The first NASA Artemis astronauts to land on the Moon will wear privately developed spacesuits
After requesting proposals from U.S. companies in October last year, NASA has selected Axiom Space and Collins Aerospace to provide advanced and highly flexible spacesuits and associated services for future astronauts on the Moon as well as the International Space Station (ISS). Collins, who designed the Apollo suits, and Axiom notably beat out over 40 competitors, including SpaceX, Blue Origin and Sierra Space. NASA itself is dropping the development of its in-house xEMU suits in favor of the new proposals.
This move sees NASA double down on its “commercial” model bet to sustain lunar exploration, following decisions to purchase, rather than build, robotic and crewed lunar landers after success with equivalent ISS flights. This has implications for the process of developing and providing spacesuits.
- The selected companies will bid to provide spacesuits for future Artemis missions, starting with the very first crewed landing with Artemis III currently being targeted for a 2025 launch. Additional vendors might get on the bidding list in the future via an on-ramp option, just like how NASA’s CLPS program to send payloads on commercial lunar landers added 5 vendors in a later phase, which notably included SpaceX, Blue Origin and Sierra Space.
- NASA only defined the technical and safety standards for the spacesuits but won’t control how they’re met so as to encourage innovation in design, development, and production. That being said, NASA is making available all of its research on the in-house xEMU suits to accelerate development of the new suits while reducing risk. Here are some notable NASA requirements for the lunar spacesuits.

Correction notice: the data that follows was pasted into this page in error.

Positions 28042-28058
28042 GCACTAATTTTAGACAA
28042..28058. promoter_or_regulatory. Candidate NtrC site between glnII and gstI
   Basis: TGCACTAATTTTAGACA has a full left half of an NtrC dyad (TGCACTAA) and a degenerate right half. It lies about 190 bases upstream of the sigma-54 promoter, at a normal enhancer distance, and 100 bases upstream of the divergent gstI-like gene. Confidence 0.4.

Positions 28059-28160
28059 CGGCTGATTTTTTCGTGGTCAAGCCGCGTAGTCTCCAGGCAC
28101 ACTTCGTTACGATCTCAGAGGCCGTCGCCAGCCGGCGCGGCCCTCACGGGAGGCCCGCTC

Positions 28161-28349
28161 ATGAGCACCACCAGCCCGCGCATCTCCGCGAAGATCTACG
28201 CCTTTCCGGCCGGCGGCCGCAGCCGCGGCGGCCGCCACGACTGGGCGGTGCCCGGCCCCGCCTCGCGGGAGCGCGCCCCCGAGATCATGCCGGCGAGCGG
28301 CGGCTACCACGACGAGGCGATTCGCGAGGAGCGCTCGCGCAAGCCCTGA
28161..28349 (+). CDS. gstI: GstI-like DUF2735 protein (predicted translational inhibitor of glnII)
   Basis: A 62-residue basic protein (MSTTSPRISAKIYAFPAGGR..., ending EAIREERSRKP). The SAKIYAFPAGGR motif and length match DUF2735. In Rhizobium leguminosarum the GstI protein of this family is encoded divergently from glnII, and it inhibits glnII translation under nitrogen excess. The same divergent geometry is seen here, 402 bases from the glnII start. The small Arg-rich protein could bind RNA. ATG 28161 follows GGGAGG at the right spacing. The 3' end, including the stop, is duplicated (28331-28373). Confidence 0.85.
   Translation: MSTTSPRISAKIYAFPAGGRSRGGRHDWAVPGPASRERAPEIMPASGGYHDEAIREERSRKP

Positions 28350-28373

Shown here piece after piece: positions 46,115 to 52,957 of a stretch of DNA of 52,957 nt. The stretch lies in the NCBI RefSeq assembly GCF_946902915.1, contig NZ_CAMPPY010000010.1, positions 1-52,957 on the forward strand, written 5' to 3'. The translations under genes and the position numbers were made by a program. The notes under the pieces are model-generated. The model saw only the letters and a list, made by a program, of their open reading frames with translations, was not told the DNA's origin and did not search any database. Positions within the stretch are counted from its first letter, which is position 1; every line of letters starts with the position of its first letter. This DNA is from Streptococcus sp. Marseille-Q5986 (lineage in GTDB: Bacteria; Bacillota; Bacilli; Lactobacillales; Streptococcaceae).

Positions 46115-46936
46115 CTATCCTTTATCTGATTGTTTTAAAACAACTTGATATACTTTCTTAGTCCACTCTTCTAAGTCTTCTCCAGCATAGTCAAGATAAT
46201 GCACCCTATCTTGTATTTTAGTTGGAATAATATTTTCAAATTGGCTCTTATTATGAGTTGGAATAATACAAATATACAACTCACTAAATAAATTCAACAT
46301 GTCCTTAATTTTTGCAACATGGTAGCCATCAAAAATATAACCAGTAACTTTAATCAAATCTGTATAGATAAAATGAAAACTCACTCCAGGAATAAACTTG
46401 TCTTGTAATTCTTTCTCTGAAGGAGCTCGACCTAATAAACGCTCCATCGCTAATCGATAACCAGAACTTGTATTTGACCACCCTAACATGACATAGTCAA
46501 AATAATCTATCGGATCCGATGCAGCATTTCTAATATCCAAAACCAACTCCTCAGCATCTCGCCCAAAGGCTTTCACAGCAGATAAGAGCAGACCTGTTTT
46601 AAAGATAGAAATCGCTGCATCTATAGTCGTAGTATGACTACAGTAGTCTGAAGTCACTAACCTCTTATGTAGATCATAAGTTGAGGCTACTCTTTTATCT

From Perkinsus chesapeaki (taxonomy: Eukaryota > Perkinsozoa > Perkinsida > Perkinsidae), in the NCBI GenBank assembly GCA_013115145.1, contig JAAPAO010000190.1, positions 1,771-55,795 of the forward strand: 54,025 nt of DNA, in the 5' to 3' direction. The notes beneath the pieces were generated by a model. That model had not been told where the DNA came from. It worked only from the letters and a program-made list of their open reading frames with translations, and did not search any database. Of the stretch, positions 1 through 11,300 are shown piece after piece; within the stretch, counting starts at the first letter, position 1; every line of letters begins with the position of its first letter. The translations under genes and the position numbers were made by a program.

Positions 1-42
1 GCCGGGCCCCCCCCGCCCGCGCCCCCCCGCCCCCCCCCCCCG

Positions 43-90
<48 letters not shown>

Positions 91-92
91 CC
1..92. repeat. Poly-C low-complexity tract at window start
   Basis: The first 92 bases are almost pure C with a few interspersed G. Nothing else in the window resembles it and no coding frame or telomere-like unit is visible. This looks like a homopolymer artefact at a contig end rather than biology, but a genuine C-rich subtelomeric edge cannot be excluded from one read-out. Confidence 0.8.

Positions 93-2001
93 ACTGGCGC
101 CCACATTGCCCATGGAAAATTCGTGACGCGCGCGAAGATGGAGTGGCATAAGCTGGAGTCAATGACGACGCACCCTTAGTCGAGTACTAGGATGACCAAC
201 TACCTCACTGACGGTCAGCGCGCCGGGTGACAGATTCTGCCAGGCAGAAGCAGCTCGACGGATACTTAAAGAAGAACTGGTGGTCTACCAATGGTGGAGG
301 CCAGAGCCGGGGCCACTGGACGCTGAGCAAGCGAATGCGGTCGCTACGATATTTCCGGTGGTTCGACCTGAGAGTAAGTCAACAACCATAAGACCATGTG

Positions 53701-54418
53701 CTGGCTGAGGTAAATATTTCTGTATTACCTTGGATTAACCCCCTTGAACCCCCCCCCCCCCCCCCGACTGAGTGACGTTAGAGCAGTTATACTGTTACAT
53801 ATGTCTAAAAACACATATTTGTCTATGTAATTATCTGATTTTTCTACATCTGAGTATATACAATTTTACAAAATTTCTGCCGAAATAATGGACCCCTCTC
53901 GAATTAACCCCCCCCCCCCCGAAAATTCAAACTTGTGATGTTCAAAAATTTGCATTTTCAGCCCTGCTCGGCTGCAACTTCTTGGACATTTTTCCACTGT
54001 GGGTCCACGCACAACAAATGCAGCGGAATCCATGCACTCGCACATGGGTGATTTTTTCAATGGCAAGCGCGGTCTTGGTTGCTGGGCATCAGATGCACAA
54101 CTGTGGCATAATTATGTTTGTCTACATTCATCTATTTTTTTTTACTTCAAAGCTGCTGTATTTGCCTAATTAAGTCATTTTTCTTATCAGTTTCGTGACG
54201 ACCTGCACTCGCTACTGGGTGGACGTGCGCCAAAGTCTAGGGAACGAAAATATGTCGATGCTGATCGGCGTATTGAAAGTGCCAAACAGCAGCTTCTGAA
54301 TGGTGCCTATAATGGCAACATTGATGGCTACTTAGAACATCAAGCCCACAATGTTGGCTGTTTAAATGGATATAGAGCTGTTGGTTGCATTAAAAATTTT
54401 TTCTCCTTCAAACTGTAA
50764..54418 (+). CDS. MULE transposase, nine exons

- Support six two-person spacewalks on the Moon during initial Artemis missions. After astronauts come back from spacewalks, the suits should release less than 100 grams of notorious lunar dust into the cabin to keep things safe.
- Support more and longer duration spacewalks on latter Artemis missions focusing on sustaining human presence on the Moon.
- The most interesting part (for me anyway): NASA wants astronauts to venture inside the scientifically-valuable permanently shadowed regionson the Moon’s south pole. The spacesuits therefore must let astronauts enter such regions, where temperatures are well below -180 degrees Celsius, and function nominally for at least 2 hours.
3. The companies are investing their own money too to develop the suits, and they must find customers other than NASA to convert the technologies built into an actual commercial business. NASA wouldn’t state the exact funding the agency is providing to Axiom and Collins but said the combined value of all service purchases through 2034 will be no more than $3.5 billion. As usual, Jeff Foust has detailed reporting on the matter. Note though that the U.S. Presidential FY 2023 NASA budget request released in March asks for $276 million instead of the previous $100 million to accelerate development of lunar spacesuits, crewed rovers and other mobility systems.
Aside: The official NASA webpage for this advanced spacesuits program has a cool URL slug: nasa.gov/suitup
The above post is part of the latest issue of my Moon exploration newsletter Moon Monday. Subscribe for free for more such detailed space coverage.